Blog Posts by Allure Daily Beauty Reporter

  • The Right Way to Use a Clay Face Mask

    by Sophia Panych

    David Stesner David Stesner If you have oily or acne-prone skin, clay masks are a must-have. They not only soak up all traces of dirt and grease, but wearing one makes for funny Instagram pictures (yes, my sister and I are completely guilty of this). They're also simple to use: Apply one all over your face, have a glass of wine while you wait for it to dry to a hardened shell, and rinse. Am I right? No, no I am not. Turns out I've been using clay masks the wrong way for all these years--and doing more harm than good to my skin.

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    So what changed? Yesterday I met with Sharon McGlinchey, a facialist and the creator of MV Organic Skincare, a line of organic skin-care products developed for people with high skin sensitivities (Emma Watson and Maggie Gylenhall are both fans). As McGlinchey applied her MV Signature Mineral Mask, made with sun-dried clay, she doled out this little bit of advice: "You should never let a clay mask dry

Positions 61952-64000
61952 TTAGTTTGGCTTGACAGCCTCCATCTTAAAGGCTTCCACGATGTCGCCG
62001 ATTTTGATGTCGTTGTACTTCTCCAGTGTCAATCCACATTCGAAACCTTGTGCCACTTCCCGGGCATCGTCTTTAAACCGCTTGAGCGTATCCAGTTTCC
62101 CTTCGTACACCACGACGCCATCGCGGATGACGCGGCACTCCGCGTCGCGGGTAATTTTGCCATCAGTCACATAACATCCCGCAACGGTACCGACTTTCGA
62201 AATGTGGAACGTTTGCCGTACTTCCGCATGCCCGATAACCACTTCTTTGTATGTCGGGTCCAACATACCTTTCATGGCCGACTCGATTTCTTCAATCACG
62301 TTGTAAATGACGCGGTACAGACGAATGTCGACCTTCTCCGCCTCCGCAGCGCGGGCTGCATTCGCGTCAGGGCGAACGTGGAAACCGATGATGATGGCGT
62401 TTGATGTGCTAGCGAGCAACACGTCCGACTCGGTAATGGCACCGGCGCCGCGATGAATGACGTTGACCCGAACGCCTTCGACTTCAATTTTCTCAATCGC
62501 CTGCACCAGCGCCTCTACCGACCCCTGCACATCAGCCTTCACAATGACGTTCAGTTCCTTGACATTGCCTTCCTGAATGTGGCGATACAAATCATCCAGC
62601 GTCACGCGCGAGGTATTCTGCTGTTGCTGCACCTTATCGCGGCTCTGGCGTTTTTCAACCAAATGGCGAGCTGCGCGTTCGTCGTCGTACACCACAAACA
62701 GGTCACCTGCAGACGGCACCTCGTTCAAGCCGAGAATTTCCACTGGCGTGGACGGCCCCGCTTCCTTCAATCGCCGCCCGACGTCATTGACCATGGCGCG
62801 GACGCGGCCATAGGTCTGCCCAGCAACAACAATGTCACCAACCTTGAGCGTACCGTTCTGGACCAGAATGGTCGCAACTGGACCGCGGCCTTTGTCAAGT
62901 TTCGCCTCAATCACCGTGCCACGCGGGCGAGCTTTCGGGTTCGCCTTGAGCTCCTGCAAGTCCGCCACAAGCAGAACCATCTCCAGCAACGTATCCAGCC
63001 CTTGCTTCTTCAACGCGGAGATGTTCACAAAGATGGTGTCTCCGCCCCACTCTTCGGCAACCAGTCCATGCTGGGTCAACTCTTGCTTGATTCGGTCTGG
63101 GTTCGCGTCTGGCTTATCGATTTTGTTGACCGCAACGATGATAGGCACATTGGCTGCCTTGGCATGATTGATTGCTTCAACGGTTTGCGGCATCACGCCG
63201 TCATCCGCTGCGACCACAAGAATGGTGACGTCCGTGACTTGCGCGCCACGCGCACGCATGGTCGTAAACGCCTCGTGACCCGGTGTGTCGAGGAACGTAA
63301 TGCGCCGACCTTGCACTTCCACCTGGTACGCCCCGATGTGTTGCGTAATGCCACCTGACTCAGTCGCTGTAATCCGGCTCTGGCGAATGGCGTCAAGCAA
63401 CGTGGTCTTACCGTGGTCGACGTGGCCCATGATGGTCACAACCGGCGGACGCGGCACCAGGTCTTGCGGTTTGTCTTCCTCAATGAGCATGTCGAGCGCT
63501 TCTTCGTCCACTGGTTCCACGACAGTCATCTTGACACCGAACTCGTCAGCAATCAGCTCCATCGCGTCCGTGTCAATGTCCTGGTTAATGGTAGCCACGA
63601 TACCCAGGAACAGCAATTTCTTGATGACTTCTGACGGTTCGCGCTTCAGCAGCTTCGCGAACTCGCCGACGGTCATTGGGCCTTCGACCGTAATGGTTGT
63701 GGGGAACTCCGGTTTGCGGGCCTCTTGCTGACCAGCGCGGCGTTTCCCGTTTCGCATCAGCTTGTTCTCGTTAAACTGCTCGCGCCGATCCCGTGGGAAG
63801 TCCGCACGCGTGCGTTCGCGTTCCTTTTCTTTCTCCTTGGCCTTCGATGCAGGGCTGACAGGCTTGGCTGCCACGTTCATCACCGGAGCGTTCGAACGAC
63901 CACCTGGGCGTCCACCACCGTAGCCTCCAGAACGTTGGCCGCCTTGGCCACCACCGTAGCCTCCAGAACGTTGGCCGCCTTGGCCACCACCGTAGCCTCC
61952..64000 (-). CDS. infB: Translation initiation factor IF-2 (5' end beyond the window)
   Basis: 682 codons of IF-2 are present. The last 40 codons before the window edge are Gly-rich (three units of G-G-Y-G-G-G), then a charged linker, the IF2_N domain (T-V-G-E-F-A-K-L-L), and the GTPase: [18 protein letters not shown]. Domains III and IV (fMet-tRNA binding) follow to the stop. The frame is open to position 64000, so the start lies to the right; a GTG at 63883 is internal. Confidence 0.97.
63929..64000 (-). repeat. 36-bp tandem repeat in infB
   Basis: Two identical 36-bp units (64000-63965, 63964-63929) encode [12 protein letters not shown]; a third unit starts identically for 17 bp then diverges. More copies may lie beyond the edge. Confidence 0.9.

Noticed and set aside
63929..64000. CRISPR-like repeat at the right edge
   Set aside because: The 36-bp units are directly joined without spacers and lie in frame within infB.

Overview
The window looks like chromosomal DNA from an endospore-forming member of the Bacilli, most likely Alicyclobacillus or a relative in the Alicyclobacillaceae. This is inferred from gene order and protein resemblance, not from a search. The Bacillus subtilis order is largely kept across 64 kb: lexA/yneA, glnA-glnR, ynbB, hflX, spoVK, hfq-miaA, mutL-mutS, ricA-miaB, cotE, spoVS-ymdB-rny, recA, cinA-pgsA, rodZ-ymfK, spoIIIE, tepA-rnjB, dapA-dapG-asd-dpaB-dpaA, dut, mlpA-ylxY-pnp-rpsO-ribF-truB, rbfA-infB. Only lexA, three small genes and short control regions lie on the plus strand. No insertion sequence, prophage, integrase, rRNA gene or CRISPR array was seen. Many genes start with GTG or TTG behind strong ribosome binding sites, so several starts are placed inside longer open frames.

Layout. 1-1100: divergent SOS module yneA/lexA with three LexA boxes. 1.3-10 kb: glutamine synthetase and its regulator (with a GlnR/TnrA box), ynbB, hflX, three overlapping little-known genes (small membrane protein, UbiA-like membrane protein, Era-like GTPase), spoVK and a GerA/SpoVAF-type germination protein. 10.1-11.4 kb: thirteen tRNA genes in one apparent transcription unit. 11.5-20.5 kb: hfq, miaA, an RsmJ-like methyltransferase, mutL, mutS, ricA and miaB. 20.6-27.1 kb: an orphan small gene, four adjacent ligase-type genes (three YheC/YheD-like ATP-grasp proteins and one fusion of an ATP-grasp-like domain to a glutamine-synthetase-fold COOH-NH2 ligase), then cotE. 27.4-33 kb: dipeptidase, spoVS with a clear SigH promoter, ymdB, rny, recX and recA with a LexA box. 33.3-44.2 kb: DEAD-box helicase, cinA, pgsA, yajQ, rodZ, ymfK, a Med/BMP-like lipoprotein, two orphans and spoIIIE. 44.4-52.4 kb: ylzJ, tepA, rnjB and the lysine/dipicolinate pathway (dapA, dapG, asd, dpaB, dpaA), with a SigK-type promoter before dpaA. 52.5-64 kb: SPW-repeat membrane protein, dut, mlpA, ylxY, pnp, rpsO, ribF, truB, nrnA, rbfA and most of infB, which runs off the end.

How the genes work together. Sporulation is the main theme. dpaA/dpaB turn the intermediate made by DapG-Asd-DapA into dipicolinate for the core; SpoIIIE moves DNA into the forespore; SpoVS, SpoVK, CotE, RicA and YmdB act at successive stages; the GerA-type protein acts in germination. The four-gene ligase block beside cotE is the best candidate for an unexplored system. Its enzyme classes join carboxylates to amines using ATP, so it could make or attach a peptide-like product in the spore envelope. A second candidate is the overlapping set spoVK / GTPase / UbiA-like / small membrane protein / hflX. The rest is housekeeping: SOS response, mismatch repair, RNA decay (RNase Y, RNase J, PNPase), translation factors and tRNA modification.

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  • Want Glossy, Sexier Eyes? Try THIS Surprising Beauty Product

    by Elizabeth Siegel

    Fairchild ArchiveFairchild ArchiveThere's one good way to make any eye makeup sexier: "There's a trick that makeup artists use all the time backstage at fashion week," says Neil Young, a makeup artist with M.A.C. "You can tap lip balm over your shadow or a bare lid, and you get a slightly glossy, lived-in look that's very sensual." We loved the eye makeup at Missoni's Fall 2013 show--here's how to get the look:

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    The trick is to use just a teeny tiny bit of gloss (press your finger against the back of your hand to remove any excess first), so your eyes don't look slick. Then, gently dab it onto just the center of your lid for a subtle highlight: "It's the same idea as wearing a shimmery shadow, but without the obvious shimmer," says Young. "It makes your eyes stand out in a more natural way." One caveat for wearing this runway look: Check your makeup periodically, to make sure it hasn't creased.

    More from Allure:
    Lauren Conrad's Beauty Obsession
    Top 21 Drugstore Beauty